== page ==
## color of light

$c=\lambda v$

Aurbal Popal
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Joined: Fri Sep 28, 2018 12:27 am

### color of light

What determines the color of light- the wavelength or the frequency? I keep seeing sources that contradict each other and I am a little confused. Are they just both dependent on each other or does one have more of an effect?

Hailey Boehm 2H
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Joined: Fri Sep 28, 2018 12:24 am

### Re: color of light

Technically, they both determine the color of light. C = lamba x v shows how they are inversely proportional to the speed of light, c. Even though they both determine the color of light (they both will tell us essentially the same color on the spectrum), we most often use wavelength to determine the color of light simply because it is more convenient and the easier of the two to measure.

Katie Frei 1L
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### Re: color of light

The wavelength or the frequency can determine the color of light because of the equation c = wavelength x frequency. The color of light is more commonly identified by wavelength however, because this is seen based on the values on the electromagnetic spectrum in nm.

Peichung Chou 1A
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### Re: color of light

Considering the equation c = lambda * nu, the color of light is reliant on both wavelength and frequency. Wavelength is the standard to describe what color it is though.

Patrick Cai 1L
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Joined: Fri Sep 28, 2018 12:25 am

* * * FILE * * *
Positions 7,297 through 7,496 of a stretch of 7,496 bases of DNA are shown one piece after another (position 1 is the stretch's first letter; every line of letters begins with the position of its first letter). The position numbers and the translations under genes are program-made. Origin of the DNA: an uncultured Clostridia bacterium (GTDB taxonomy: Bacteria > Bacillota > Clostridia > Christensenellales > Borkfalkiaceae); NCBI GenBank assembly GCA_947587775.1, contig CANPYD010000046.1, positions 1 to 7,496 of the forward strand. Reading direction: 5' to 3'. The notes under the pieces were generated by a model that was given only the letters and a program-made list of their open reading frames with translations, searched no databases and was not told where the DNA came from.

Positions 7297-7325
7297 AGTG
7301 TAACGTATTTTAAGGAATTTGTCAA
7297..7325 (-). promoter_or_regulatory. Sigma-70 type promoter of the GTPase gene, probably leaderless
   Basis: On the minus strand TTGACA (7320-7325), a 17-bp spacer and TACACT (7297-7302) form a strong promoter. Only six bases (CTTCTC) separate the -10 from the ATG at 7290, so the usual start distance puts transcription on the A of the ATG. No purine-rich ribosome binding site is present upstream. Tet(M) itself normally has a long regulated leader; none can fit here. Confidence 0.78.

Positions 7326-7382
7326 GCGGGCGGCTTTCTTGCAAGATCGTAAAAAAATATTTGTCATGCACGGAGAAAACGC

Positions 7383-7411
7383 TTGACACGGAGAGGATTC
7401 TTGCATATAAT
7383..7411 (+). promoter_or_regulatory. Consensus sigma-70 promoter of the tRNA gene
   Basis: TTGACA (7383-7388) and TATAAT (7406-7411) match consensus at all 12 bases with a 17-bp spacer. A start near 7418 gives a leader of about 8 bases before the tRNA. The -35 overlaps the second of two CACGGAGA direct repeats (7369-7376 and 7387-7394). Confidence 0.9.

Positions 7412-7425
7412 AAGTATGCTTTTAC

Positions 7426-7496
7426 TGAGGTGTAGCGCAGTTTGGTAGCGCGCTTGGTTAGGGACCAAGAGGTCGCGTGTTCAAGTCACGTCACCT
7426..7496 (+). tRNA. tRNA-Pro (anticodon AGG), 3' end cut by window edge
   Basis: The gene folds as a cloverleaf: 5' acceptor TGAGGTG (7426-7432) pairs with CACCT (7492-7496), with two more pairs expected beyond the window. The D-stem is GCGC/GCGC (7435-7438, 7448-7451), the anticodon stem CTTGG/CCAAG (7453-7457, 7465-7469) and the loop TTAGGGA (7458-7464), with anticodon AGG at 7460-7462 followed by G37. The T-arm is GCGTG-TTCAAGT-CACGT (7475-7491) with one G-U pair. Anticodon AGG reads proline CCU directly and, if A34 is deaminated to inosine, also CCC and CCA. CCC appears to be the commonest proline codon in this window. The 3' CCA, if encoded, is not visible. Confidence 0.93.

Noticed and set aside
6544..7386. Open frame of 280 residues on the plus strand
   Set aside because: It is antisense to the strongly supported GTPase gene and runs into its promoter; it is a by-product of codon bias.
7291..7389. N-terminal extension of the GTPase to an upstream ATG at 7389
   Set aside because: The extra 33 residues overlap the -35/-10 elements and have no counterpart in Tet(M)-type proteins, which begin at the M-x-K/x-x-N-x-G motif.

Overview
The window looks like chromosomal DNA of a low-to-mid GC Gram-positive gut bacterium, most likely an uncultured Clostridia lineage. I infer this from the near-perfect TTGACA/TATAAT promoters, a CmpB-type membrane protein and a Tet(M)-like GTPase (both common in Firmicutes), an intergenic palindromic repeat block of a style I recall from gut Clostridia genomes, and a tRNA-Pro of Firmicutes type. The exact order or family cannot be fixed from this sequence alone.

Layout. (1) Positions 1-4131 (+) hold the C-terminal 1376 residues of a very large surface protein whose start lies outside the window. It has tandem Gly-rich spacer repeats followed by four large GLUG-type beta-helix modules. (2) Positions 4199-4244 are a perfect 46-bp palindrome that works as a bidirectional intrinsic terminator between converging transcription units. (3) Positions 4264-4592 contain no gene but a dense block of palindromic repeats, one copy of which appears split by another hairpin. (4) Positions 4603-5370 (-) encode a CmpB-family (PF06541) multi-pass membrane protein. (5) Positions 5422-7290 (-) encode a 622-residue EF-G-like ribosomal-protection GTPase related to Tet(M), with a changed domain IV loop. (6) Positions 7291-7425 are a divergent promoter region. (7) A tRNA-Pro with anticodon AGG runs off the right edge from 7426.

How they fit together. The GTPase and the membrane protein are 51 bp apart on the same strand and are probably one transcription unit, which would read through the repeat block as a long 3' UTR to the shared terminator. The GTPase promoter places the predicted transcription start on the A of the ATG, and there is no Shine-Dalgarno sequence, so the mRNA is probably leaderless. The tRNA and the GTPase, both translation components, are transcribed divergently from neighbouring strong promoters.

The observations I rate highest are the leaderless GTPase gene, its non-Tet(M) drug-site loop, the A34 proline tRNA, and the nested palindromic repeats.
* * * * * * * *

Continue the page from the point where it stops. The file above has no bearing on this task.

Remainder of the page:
### Re: color of light

Prof. Lavelle has made measurements of light using the wavelength of light, for instance when he mentioned that the wavelengths of violet and red light are 400 and 700 nm, respectively. Wavelength is typically used to determine the color of light.

Vicky Lu 1L
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### Re: color of light

Both can be used to determine the color of visible light. You can identity the specific color of light by mainly by wavelength but if you know the wavelength you find the frequency of light and compare it to what color that would be as well, by the equation speed of light = frequency x wavelength. Together, wavelength and frequency are inversely proportional to one another where if one variable such as the frequency or wavelength increases the other variable will decreases in proportion so that the product which is the speed of light will still remain unchanged.

Jasmine Chow 1F
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### Re: color of light

I have looked at a few sites and many have stated though the frequency and wavelength are inversely proportional to speed of light the wave length is often the indicator of what the color is.

Matthew Choi 2H
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### Re: color of light

If you look at a typical spectrum with the range of visible light, you will find that many spectrums use wavelength to differentiate between colors. However, since wavelength and frequency are inversely related, you can say that frequency also determines the color of light.

Karla_Ocampo 4E
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### Re: color of light

Hi! According to the book, the color of light depends on its frequency and wavelength; long wavelength radiation has a lower frequency than short wavelength radiation (p6, edition6).

Chem_Mod
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### Re: color of light

Color is often expressed in terms of wavelength, but since wavelength and frequency are inversely related, both can apply.

Danny Zhang 4L
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### Re: color of light

Both wavelength and frequency play a part in determining the color of light. It's just that visible spectrum diagrams always use wavelength to indicate the color.

Aakash Tammana 3H
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### Re: color of light

Color is interpreted based on the spectrum; we use wavelength because it's the easier of the two, vs frequency.